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Characterization of CgHIFα-Like, a Novel bHLH-PAS Transcription Factor Family Member, and Its Role under Hypoxia Stress in the Pacific Oyster Crassostrea gigas

  • Ting Wang,

    Affiliations Key Laboratory of Experimental Marine Biology, Institute of Oceanology, Chinese Academy of Sciences, Qingdao, China, University of Chinese Academy of Sciences, Beijing, China, Laboratory for Marine Biology and Biotechnology, Qingdao National Laboratory for Marine Science and Technology, Qingdao, China, National & Local Joint Engineering Laboratory of Ecological Mariculture, Institute of Oceanology, Chinese Academy of Sciences, Qingdao, China

  • Jie Meng,

    Affiliations Key Laboratory of Experimental Marine Biology, Institute of Oceanology, Chinese Academy of Sciences, Qingdao, China, Laboratory for Marine Fisheries and Aquaculture, Qingdao National Laboratory for Marine Science and Technology, Qingdao, Shandong, China, National & Local Joint Engineering Laboratory of Ecological Mariculture, Institute of Oceanology, Chinese Academy of Sciences, Qingdao, China

  • Li Li , (LL); (GZ)

    Affiliations Key Laboratory of Experimental Marine Biology, Institute of Oceanology, Chinese Academy of Sciences, Qingdao, China, Laboratory for Marine Fisheries and Aquaculture, Qingdao National Laboratory for Marine Science and Technology, Qingdao, Shandong, China, National & Local Joint Engineering Laboratory of Ecological Mariculture, Institute of Oceanology, Chinese Academy of Sciences, Qingdao, China

  • Guofan Zhang (LL); (GZ)

    Affiliations Key Laboratory of Experimental Marine Biology, Institute of Oceanology, Chinese Academy of Sciences, Qingdao, China, Laboratory for Marine Biology and Biotechnology, Qingdao National Laboratory for Marine Science and Technology, Qingdao, China, National & Local Joint Engineering Laboratory of Ecological Mariculture, Institute of Oceanology, Chinese Academy of Sciences, Qingdao, China

Characterization of CgHIFα-Like, a Novel bHLH-PAS Transcription Factor Family Member, and Its Role under Hypoxia Stress in the Pacific Oyster Crassostrea gigas

  • Ting Wang, 
  • Jie Meng, 
  • Li Li, 
  • Guofan Zhang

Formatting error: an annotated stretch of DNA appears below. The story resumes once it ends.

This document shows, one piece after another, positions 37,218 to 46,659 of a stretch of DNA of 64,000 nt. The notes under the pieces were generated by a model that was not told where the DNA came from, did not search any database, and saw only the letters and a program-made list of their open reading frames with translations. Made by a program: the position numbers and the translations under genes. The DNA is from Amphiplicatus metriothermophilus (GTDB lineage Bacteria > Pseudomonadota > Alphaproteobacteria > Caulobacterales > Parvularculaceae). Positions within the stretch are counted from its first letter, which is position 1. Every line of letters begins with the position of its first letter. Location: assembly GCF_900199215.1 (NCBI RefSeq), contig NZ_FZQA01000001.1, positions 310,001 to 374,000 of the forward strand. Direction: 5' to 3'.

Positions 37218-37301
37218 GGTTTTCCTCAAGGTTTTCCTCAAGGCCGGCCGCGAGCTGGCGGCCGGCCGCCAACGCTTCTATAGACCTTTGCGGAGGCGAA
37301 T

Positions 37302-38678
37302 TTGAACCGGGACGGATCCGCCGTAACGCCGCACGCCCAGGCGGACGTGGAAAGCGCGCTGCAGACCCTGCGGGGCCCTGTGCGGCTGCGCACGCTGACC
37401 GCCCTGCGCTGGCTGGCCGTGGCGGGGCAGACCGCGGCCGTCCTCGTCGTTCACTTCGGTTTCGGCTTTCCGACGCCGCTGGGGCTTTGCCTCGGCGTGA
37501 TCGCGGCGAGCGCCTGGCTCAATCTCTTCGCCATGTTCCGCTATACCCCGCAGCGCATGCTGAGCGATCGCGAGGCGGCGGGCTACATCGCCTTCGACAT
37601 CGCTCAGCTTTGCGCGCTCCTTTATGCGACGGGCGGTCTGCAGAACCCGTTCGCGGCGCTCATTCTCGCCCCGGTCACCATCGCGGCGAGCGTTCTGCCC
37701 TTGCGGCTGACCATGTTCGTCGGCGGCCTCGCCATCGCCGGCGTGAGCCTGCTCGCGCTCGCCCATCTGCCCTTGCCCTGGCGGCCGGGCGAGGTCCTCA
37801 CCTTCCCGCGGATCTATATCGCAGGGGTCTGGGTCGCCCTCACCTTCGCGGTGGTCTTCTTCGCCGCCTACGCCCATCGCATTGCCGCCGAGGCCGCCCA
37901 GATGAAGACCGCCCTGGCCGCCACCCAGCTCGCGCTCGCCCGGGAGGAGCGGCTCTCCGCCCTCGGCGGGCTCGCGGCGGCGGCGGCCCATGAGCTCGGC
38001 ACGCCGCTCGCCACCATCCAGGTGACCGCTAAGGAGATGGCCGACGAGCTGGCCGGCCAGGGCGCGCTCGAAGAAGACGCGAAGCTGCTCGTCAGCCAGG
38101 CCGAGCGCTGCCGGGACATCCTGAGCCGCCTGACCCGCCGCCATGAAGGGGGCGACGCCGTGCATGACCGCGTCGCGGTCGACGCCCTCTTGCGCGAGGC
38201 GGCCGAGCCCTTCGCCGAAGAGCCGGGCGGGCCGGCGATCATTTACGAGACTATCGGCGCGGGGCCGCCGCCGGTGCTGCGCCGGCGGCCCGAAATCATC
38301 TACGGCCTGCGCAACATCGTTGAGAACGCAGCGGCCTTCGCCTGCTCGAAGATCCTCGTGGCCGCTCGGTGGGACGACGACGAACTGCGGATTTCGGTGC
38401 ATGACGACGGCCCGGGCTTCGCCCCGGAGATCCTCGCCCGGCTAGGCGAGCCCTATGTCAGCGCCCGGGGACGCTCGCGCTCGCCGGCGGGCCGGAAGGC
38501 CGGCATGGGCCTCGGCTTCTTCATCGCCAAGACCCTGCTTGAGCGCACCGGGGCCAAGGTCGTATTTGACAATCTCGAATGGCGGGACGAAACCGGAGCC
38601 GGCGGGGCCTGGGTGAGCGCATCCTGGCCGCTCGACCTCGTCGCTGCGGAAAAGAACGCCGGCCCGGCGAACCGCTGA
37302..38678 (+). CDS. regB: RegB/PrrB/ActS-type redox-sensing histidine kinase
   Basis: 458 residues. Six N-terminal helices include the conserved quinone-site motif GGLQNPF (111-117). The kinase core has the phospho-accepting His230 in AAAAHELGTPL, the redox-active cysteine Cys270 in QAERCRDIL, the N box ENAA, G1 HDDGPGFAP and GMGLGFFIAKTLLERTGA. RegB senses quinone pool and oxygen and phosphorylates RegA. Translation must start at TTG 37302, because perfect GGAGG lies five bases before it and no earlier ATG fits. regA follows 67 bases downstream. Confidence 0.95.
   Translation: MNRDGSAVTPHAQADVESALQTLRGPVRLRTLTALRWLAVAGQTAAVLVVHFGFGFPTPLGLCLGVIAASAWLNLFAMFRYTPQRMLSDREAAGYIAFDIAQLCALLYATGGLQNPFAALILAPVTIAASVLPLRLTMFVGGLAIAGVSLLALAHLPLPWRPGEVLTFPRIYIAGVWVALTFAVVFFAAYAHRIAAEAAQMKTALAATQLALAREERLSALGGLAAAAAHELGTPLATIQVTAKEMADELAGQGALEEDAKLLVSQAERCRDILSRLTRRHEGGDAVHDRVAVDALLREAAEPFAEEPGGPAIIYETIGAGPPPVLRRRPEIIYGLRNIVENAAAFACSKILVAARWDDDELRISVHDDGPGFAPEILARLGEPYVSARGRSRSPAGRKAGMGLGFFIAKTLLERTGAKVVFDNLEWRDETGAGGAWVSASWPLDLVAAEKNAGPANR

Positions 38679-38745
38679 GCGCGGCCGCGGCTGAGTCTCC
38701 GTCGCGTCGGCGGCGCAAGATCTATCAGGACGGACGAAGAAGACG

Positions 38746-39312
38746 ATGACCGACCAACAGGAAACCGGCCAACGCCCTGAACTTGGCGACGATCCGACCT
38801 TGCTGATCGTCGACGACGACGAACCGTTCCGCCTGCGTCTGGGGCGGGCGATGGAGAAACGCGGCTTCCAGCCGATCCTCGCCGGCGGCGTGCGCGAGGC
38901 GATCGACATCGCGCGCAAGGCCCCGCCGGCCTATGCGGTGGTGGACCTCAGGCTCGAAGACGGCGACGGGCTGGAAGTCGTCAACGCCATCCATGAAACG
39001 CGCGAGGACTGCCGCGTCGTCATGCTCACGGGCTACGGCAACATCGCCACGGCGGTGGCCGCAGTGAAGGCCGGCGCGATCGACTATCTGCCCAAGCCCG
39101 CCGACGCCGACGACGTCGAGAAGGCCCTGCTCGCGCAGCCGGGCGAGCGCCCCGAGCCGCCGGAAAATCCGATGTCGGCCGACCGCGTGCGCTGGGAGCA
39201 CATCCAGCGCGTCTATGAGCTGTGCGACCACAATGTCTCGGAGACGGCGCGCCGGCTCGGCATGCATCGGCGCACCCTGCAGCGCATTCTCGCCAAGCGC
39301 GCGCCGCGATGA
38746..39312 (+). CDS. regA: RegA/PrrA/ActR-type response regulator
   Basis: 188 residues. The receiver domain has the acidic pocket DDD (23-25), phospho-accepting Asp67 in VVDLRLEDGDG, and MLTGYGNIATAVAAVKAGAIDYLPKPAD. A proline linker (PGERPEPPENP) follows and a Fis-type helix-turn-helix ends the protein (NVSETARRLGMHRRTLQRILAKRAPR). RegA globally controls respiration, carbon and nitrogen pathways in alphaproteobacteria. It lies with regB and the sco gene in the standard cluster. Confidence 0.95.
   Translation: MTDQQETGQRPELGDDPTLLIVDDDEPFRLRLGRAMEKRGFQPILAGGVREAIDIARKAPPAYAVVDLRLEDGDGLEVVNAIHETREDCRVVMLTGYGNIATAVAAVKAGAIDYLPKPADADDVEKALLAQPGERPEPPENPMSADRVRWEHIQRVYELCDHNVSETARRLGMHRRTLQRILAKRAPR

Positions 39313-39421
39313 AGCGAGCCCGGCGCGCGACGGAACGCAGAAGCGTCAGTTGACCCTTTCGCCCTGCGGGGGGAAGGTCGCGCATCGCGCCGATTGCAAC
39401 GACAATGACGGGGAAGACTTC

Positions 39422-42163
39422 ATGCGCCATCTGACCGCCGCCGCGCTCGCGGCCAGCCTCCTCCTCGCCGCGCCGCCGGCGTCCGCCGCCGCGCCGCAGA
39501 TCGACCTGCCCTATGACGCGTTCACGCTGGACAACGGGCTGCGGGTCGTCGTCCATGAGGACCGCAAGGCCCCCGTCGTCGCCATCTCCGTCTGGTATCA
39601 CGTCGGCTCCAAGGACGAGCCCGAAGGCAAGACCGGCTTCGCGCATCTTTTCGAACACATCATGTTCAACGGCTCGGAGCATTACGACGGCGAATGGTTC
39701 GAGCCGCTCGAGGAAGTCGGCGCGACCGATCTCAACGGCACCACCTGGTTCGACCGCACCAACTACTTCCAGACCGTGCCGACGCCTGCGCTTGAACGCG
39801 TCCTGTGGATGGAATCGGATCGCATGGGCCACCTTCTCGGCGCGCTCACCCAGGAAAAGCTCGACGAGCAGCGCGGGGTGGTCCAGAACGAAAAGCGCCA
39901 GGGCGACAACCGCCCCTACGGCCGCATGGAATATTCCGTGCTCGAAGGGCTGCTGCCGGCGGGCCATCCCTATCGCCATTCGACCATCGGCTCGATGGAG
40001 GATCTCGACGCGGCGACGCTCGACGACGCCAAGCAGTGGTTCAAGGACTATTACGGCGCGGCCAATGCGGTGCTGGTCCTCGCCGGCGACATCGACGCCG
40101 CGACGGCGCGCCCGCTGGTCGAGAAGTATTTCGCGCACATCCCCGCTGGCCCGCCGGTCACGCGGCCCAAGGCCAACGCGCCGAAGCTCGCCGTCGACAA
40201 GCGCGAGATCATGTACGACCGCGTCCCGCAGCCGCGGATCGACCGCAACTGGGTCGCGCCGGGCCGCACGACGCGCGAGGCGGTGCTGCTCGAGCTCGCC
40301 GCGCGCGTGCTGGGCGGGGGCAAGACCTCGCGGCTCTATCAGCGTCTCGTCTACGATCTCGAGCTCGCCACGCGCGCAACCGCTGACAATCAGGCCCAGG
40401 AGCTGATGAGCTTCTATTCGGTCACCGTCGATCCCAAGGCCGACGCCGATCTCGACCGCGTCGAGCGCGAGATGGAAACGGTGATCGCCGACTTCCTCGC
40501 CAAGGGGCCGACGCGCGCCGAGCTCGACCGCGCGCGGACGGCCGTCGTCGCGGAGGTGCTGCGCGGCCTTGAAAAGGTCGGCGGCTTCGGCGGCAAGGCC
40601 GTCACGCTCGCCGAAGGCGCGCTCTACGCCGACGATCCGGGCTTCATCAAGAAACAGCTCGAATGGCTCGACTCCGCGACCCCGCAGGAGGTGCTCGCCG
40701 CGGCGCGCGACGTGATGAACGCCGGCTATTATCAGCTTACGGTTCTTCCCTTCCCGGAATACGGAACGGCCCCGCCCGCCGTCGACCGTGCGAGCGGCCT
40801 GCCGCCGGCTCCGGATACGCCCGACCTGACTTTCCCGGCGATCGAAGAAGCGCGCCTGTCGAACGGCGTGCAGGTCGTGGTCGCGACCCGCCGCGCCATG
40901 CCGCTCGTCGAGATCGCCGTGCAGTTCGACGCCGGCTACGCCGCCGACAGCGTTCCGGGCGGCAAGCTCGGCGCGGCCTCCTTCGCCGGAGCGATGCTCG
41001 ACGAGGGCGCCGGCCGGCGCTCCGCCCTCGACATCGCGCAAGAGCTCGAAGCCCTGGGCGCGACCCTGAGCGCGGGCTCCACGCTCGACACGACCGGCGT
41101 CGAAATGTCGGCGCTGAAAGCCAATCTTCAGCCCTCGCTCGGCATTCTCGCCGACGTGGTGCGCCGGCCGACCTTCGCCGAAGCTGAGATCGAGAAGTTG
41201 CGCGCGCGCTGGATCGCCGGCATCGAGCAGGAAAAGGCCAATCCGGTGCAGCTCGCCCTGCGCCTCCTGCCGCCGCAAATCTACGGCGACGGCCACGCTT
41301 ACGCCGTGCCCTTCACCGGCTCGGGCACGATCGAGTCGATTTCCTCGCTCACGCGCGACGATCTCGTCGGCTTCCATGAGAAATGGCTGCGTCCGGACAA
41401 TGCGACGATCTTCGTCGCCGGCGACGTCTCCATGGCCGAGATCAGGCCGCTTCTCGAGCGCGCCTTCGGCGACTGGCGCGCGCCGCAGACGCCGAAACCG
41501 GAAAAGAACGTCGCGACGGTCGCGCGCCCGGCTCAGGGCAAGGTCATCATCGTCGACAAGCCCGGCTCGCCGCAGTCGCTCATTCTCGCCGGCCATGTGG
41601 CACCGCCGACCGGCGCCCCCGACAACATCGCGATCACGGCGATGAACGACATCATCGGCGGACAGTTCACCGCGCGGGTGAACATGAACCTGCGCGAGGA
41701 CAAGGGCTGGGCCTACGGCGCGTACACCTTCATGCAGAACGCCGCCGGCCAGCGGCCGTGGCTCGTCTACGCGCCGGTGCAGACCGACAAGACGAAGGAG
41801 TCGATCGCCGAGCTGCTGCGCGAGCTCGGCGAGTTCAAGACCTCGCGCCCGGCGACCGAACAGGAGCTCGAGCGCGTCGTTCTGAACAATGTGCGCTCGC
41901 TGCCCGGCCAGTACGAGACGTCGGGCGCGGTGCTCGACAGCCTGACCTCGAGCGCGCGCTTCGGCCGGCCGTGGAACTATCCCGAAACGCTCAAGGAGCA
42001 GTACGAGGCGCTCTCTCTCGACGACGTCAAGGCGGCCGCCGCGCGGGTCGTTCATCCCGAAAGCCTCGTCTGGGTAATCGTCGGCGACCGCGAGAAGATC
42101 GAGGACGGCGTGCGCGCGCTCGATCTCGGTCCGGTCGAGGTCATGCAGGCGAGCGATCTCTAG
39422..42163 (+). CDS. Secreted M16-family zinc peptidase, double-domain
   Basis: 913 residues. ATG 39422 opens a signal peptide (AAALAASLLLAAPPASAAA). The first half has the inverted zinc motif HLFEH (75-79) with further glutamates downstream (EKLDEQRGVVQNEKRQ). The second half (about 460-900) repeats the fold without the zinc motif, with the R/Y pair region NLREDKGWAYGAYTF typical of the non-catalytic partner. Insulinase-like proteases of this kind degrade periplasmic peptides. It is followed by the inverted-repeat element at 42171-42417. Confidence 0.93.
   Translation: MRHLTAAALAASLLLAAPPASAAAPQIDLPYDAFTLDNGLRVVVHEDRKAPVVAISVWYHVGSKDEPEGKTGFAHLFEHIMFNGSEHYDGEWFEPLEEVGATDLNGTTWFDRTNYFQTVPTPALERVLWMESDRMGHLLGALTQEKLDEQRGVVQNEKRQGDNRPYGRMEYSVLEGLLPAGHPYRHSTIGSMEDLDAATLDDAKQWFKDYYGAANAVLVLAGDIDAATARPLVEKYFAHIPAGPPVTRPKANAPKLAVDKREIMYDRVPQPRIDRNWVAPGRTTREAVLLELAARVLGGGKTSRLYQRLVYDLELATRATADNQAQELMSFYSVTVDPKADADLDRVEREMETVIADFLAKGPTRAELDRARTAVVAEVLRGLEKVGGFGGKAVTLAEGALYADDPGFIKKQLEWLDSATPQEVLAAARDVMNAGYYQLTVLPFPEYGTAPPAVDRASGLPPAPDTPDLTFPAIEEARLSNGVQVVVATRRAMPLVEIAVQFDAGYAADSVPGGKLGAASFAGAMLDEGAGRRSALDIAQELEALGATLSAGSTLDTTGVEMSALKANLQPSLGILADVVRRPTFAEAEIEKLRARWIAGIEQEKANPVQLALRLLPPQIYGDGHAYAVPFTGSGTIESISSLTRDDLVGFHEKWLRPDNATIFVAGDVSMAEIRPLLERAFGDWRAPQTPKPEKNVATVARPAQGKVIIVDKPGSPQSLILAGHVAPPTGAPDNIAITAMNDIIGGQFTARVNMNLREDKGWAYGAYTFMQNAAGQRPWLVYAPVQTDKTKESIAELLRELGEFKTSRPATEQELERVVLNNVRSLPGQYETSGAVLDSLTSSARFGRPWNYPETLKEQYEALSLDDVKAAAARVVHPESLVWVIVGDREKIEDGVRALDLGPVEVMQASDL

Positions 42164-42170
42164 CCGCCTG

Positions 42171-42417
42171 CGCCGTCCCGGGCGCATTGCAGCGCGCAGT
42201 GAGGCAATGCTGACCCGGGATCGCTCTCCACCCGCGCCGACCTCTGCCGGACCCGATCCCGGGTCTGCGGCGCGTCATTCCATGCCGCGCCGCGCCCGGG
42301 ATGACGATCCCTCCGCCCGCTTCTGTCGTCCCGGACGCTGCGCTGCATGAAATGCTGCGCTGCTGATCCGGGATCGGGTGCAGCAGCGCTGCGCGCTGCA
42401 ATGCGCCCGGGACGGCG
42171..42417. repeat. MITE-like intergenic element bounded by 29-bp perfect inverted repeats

Hypoxia-inducible factor (HIF), a critical member of the basic-helix-loop-helix (bHLH)-containing Per-Arnt-Sim (PAS) protein family, is a master transcription factor involved in maintaining oxygen homeostasis. In the present study, we isolated and characterized a novel bHLH-PAS family member, CgHIFα-like gene, from the Pacific oyster Crassostrea gigas, and determined its importance during hypoxia stress. The 3020-bp CgHIFα-like cDNA encoded a protein of 888 amino acids. The predicted CgHIFα-like amino acid sequence was conserved in the N-terminal bHLH, PAS, and PAC domains (but not in the C-terminal domain) and was most closely related to the HIF family in the bHLH-PAS protein phylogenic tree. Similar to the mammalian HIF-1α, CgHIFα-like could be expressed as four mRNA isoforms containing alternative 5′-untranslated regions and different translation initiation codons. At the mRNA level, these isoforms were expressed in a tissue-specific manner and showed increased transcription to varying degrees under hypoxic conditions. Additionally, the western blot analysis demonstrated that CgHIFα-like was induced by hypoxia. Electrophoretic mobility shift assay indicated that CgHIFα-like could bind to the hypoxia responsive element (HRE), whereas dual-luciferase reporter analysis demonstrated that CgHIFα-like could transactivate the reporter gene containing the HREs. In addition to CgHIFα-like, we identified CgARNT from the C. gigas, analyzed its expression pattern, and confirmed its interaction with CgHIFα-like using a yeast two-hybrid assay. In conclusion, this is the first report on the cloning and characterization of a novel hypoxia transcription factor in mollusks, which could accumulate under hypoxia and regulate hypoxia related gene expression by binding to HRE and dimerizing with CgARNT. As only one member of HIF has been identified in invertebrates to date, our results provide new insights into the unique mechanisms of hypoxia tolerance in mollusks.